At the age of 21, English striker Grant Holt played in the sixth division and worked in a factory, ten years later he had pulled Norwich City from the third division to the Premier League. He is now 38 years old, a professional wrestler and guest actor in the theater. This is his weird career.
On June 2, 2019, almost exactly six years after leaving Norwich City, Grant Holt makes his return to Carrow Road Stadium. Holt looked sinister as you know him, but he was no longer just called Holt, but The Incredible Holt. He was not wearing green pants or yellow jerseys, but tight black and red pants and a black tank top. He wasn’t running on green lawns, but in a gray ring.
Grant Holt is no longer a footballer, Grant Holt is now a wrestler.
This should not be a surprise. Because, as unpredictable as his entire football career is, it was really predictable that something completely unpredictable would happen again after the end of his career. Holt represents the strange.
Tire changer, footballer in Singapore, factory worker
He was born in 1981 in Carlisle, the largest town in north-west England, on the border with Scotland. He played for Carlisle United in youth, but at 18 he had to leave and went to amateur club AFC Workington. During the week, he worked as a tire changer, on the weekend he averaged one goal per game.
Fifth Division Halifax Town side became aware of Holt and signed it, but he wasn’t able to do it there – instead, he moved to Australia on loan to perth semi-professional club FC Sorrento. The transfer was arranged by his former assistant coach in Halifax, who had been sent to Australia after his dismissal.
A few months later, however, Holt was back in England, with the sixth division AFC Barrow – before he brought him back in the distance: to Sengkang Marine singapore. He scored 12 goals in 17 games at the age of 20. He was as far from the Premier League as he was local.
His youth club Carlisle wanted to give him another chance, but despite a firm commitment, financial problems eventually prevented the transfer. Holt returned to Barrow, where he spent nearly two more years. More time of it, but in the factory than on the football field. “I had to organize football around my shifts,” he said later.
How Grant Holt became a Norwich legend
Holt was now 21 years old, he had already given up his dream of professional football. But then he received an invitation for a test training session with second division side Sheffield Wednesday. Holt convinced and got the contract, but went straight with his new club. From then on, he moved from one club to another and from one league to another. Mal AFC Rochdale, sometimes Nottingham Forest, blackpool, clever city. Sometimes second league, sometimes third, sometimes fourth.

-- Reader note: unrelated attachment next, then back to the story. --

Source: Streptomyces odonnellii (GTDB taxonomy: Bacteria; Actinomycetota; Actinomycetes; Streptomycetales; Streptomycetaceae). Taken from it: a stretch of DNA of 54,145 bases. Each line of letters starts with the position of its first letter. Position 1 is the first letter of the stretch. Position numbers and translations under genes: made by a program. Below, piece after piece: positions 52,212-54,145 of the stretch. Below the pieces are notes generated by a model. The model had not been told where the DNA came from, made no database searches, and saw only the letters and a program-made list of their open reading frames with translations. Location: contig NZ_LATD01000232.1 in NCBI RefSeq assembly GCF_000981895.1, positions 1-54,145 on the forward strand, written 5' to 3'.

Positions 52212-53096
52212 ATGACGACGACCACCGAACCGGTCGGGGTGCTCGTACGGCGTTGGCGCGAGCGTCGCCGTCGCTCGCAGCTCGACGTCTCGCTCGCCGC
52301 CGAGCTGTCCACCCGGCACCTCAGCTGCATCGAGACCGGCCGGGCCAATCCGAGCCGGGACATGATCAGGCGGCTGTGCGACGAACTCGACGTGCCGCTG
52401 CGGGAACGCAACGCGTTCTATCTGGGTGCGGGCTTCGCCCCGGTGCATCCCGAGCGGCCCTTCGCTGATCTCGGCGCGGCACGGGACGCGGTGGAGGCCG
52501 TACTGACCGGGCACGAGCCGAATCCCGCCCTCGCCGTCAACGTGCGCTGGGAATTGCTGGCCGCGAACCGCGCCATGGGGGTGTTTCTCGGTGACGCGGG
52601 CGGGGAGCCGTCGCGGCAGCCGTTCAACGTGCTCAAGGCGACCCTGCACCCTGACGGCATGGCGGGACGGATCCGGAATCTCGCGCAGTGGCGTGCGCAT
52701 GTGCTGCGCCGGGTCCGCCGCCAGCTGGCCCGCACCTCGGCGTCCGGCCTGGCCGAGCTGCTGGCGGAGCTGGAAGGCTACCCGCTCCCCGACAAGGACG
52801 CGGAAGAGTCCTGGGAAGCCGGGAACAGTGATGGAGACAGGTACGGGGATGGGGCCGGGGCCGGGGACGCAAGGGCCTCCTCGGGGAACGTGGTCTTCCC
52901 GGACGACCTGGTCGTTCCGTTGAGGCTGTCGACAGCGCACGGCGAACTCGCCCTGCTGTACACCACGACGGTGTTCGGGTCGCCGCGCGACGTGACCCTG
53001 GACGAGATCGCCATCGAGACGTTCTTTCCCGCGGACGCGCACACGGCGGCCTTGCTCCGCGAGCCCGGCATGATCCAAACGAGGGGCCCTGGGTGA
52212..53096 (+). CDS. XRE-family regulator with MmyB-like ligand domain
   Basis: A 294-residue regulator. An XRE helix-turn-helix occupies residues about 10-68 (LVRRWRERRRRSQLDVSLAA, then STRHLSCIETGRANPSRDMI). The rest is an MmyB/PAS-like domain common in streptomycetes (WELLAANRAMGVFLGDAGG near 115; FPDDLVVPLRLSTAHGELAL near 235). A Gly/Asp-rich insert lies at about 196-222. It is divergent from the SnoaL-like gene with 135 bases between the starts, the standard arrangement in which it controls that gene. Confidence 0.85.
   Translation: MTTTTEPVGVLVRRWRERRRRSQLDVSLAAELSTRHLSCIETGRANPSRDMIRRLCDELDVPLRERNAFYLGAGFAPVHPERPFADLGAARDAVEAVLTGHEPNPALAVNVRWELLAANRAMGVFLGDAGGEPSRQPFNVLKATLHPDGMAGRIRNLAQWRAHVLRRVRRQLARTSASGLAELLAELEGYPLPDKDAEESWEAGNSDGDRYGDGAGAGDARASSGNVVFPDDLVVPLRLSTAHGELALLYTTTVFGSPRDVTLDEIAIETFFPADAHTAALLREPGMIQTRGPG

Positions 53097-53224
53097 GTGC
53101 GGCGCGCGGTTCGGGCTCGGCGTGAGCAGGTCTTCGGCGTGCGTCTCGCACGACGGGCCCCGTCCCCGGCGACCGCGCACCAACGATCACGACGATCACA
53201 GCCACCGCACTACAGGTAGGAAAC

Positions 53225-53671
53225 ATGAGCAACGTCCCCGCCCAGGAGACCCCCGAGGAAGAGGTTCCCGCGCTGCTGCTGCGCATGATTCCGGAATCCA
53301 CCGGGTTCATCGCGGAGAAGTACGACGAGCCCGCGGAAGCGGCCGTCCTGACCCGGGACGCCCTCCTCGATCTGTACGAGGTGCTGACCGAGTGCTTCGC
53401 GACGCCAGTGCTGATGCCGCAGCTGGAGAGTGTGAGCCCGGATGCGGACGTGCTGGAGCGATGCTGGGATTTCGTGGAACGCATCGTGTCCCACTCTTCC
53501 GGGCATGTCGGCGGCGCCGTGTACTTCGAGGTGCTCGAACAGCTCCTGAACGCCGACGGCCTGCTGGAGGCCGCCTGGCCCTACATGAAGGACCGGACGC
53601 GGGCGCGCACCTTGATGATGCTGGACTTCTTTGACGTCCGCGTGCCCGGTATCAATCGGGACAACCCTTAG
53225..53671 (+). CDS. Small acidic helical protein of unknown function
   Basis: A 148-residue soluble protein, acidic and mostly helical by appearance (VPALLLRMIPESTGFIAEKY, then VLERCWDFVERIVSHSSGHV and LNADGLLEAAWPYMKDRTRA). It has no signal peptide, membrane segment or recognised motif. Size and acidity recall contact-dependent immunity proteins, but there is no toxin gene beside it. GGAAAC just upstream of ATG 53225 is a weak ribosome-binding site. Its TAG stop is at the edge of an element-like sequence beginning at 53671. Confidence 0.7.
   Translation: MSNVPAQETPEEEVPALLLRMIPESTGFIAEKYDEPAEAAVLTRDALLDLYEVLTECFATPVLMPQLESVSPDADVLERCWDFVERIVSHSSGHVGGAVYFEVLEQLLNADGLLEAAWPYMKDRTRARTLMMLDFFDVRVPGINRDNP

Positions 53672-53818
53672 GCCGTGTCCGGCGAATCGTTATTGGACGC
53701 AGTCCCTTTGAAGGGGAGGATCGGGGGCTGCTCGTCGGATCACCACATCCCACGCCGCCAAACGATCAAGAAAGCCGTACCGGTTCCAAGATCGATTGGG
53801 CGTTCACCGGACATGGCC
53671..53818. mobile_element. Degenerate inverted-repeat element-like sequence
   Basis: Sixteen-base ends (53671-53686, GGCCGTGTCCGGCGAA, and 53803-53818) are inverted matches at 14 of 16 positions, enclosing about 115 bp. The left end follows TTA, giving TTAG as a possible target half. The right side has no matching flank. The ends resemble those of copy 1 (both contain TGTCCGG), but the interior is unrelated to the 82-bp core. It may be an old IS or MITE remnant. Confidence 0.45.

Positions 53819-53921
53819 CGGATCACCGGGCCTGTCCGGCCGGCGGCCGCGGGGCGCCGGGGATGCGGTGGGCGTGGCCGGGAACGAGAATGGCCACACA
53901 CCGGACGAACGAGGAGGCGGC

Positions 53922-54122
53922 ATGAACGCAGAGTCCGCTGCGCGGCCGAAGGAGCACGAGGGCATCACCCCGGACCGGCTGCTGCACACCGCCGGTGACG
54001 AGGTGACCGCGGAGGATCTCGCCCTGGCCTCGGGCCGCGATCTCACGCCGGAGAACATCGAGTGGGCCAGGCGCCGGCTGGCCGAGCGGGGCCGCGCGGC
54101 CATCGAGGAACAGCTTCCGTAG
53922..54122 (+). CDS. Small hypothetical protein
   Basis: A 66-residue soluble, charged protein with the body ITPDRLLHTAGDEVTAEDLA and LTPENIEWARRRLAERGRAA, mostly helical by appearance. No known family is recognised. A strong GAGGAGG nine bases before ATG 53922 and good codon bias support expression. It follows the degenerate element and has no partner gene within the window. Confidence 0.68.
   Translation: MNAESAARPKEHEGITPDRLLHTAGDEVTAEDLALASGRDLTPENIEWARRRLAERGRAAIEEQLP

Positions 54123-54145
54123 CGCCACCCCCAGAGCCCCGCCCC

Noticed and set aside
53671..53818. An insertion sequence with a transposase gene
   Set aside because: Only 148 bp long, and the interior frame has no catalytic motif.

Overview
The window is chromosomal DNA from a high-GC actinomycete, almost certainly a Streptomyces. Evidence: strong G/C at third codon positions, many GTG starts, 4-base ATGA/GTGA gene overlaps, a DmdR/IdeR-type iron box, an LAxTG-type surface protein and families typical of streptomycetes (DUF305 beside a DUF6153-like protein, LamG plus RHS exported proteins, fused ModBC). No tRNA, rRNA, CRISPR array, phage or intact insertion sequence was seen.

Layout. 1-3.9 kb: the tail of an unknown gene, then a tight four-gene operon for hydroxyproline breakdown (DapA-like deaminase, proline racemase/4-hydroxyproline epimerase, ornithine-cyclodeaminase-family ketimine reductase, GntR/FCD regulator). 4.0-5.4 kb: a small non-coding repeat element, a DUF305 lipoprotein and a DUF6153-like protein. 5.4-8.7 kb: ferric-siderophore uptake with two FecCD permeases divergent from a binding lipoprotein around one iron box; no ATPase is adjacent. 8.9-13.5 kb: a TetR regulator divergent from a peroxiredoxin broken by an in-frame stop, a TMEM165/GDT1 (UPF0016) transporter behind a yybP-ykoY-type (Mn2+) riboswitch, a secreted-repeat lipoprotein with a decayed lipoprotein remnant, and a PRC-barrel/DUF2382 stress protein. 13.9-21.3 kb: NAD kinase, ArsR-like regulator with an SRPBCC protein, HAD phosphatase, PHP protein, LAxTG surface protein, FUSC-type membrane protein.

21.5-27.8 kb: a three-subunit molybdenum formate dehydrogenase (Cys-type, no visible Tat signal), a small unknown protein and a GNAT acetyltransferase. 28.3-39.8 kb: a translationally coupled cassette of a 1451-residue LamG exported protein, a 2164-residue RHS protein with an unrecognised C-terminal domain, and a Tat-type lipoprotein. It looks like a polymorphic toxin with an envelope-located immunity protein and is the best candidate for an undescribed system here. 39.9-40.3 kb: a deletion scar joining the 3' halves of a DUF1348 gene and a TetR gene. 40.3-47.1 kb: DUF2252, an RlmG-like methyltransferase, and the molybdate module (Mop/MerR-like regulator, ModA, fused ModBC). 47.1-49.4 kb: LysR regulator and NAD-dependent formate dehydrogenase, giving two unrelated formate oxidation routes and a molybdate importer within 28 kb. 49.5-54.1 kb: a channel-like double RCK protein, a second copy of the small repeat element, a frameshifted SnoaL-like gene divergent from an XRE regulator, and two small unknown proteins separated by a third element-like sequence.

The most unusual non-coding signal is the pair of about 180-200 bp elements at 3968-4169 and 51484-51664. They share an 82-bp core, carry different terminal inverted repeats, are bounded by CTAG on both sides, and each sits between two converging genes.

At the age of 28, in 2009, Holt moved to third division club Norwich and set out to become a club legend. With 24 goals, he scored Norwich in the second division, with 21 in the Premier League, then with 15 in the maintenance of the class. Over the course of three seasons, Holt was named Norwich’s Player of the Year. In 2012, he was even about to be nominated for the England team of the European Championship. It was the pinnacle of his legendary ascent.
A year later he left Norwich, but somehow he stayed. As a member of the club’s Hall of Fame and co-owner of the SMGH Racing Club greyhound racing team, which he runs with his former Norwich team-mate Steve Morison. As a footballer, he continued with what he had stopped doing before: he changed happily between clubs and leagues. Until the end of his active football career in 2018, he had a total of 19 different employers: 17 clubs, a car mechanic and a factory.
The beginnings of holt in struggle in the clothes of TV experts
He then went back to where he was most beautiful: Norwich. Holt works as a junior coach and TV expert at BT Sport. He has a tight schedule, especially since he also worked for the WAW (World Association of Wrestling) as a professional wrestler.
When it first appeared in September 2018, it wasn’t enough to even move from one job to another. He was an expert on BT Sports in the fifth division match between Eastleigh and Dagenham and Redbridge, before rushing into the ring soon after in jeans, a shirt and sweater. As the 40th and last participant in a so-called Royal Rumble, which he won at the end, of course, and therefore also the so-called Crusher Mason Memorial Trophy.
From the wrestling ring to the Royal Theatre
But how did Holt get into the fight? The British Wrestling Federation WAW is based in Norwich. Holt was always a self-confessed wrestling fan, and after his career ended as a footballer, a friend who also worked for WAW asked him if he could imagine going from fan to fighter. He was able to do so, signed a professional contract in May 2018 and started training.
His premiere in TV pundits clothing and a few more appearances was followed by a participation in Fightmare 3 in June 2019. Held in front of more than 4,000 fans at Carrow Road, where he once became a Norwich legend. Now he fought in a so-called triple-tag team, side by side with the two well-known WWE wrestlers Billy Gunn and René Dupree. “Standing next to them is crazy,” Holt told the website before the appearance. Joe. And then: “You get a lot of hits and landings tirelessly. The next few nights will be painful. And yet he announced that he would participate in the Fightmare 4 follow-up event this year.
Holt used time until then, among other things, to profile himself as an actor. The other day, he made an appearance as a postman during a cinderella pantomime performance at the Royal Theatre in Norwich. “I’ve watched so many times, but being on stage was a weird experience,” he said afterwards. Oddly enough, he hits well – and not just for his theatrical performance.